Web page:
A big theme across the developing world is education, with a special focus on making sure that girls are not disadvantaged. And here in Ethiopia, you can see examples of that everywhere. At a high school in the remote Tigray region, teachers proudly explained to us that more kids get an education when they don’t have to travel to a school in the next town. And they were particularly proud to show us a small, but important, freestanding building called the “Girls’ Club.”
The Girls’ Club provides a safe place for girls, where they can enter young adulthood with the help of a support group and counseling. In the past, many girls who couldn’t afford sanitary pads would just stay home when they had their period, missing up to a week of school each month. This put girls at a disadvantage and caused many to drop out of school altogether. But with the arrival of the Girls’ Club, this is no longer an issue.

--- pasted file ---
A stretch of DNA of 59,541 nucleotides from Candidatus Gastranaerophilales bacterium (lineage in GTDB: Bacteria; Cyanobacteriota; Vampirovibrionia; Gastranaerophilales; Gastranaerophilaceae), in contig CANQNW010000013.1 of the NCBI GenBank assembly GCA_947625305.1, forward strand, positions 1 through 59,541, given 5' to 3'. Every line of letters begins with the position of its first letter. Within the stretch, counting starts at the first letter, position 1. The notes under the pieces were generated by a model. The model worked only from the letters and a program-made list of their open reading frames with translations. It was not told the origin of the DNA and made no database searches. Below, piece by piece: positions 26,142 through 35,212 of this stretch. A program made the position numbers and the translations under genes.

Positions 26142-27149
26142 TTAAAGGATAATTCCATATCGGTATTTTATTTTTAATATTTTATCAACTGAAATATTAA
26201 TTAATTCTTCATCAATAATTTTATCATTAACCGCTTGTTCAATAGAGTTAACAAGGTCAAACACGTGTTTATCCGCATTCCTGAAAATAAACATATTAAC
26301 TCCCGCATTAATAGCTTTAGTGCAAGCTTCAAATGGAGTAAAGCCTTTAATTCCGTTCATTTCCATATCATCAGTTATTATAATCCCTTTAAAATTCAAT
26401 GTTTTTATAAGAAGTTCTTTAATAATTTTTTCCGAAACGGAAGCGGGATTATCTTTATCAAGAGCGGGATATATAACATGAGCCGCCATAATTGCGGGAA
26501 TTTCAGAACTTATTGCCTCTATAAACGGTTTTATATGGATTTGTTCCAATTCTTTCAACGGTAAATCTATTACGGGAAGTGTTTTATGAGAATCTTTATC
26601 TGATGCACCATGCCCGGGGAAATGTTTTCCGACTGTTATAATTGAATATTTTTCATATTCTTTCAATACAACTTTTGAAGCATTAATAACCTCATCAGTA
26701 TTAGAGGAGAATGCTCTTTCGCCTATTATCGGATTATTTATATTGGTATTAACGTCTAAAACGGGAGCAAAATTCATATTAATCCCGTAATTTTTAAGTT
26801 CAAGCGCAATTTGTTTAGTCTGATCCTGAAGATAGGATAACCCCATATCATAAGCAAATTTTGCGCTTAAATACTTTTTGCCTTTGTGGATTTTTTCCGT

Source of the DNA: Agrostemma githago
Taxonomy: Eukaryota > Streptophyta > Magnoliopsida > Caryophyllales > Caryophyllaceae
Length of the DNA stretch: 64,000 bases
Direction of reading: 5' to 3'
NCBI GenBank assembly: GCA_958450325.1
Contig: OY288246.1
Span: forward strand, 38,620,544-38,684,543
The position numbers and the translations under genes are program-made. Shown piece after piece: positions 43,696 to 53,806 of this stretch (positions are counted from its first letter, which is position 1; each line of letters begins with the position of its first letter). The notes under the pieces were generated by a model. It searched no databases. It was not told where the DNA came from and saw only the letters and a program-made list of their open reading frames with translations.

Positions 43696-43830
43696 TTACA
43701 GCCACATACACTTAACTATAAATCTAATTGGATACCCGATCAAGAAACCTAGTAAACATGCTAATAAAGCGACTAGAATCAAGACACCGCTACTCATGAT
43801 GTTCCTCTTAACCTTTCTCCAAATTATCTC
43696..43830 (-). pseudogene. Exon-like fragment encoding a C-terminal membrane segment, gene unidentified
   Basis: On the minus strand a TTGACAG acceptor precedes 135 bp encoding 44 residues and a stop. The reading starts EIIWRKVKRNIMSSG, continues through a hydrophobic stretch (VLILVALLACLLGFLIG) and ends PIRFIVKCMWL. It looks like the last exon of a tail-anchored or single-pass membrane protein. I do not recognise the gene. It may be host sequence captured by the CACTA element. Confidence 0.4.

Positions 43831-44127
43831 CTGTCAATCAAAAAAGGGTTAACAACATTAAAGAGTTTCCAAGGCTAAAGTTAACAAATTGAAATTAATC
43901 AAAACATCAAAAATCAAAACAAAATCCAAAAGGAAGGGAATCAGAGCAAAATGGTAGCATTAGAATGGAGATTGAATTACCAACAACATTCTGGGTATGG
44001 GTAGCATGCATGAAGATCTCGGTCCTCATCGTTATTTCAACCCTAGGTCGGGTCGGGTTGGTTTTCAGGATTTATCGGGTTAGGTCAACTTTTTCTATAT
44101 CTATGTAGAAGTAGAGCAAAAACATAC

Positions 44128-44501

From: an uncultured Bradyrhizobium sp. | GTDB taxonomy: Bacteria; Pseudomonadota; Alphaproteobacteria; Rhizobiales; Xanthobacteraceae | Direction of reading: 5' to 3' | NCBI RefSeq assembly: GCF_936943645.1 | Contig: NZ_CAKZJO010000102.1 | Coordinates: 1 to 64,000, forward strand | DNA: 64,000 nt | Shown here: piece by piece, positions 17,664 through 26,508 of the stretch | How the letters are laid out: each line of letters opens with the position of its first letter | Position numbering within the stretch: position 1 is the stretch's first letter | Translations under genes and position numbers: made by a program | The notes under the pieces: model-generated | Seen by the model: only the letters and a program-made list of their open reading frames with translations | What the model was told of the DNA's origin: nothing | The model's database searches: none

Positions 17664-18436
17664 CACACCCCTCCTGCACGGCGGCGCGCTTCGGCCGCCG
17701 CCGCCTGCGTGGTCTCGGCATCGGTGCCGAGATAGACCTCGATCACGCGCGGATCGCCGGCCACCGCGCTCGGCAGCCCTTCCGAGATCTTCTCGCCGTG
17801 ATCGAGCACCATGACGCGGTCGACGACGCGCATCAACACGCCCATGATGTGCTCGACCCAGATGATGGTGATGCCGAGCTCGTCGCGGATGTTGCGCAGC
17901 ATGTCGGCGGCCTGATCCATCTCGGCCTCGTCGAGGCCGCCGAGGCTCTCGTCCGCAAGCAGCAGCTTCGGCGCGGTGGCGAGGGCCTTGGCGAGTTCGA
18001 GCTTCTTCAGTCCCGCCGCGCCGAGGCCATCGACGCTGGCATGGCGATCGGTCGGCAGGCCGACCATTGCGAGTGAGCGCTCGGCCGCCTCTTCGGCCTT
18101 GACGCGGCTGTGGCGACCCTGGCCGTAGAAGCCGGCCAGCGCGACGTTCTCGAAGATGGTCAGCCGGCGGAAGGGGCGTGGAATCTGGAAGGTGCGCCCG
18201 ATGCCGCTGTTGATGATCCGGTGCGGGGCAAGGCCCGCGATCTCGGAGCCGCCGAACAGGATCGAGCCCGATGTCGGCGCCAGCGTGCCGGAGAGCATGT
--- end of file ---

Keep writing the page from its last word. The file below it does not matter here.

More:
Here in Ethiopia, where the average person is happy to earn $80 a month, I’m reminded that a good way to learn about our own country is to leave it and observe it from afar. Investing in “human capital” results in great dividends, whether an economy is still developing or already in high gear. The Girls’ Club is an excellent example of that…and so was the GI Bill, which gave education benefits to American WWII veterans when I was a child and provided the basis for decades of widely shared prosperity in the United States.
I’m also impressed by how serious Ethiopia is about putting women in positions of power. Several people here have told me with pride that the new Ethiopian president is a woman, and that half the prime minister’s cabinet is made up of women.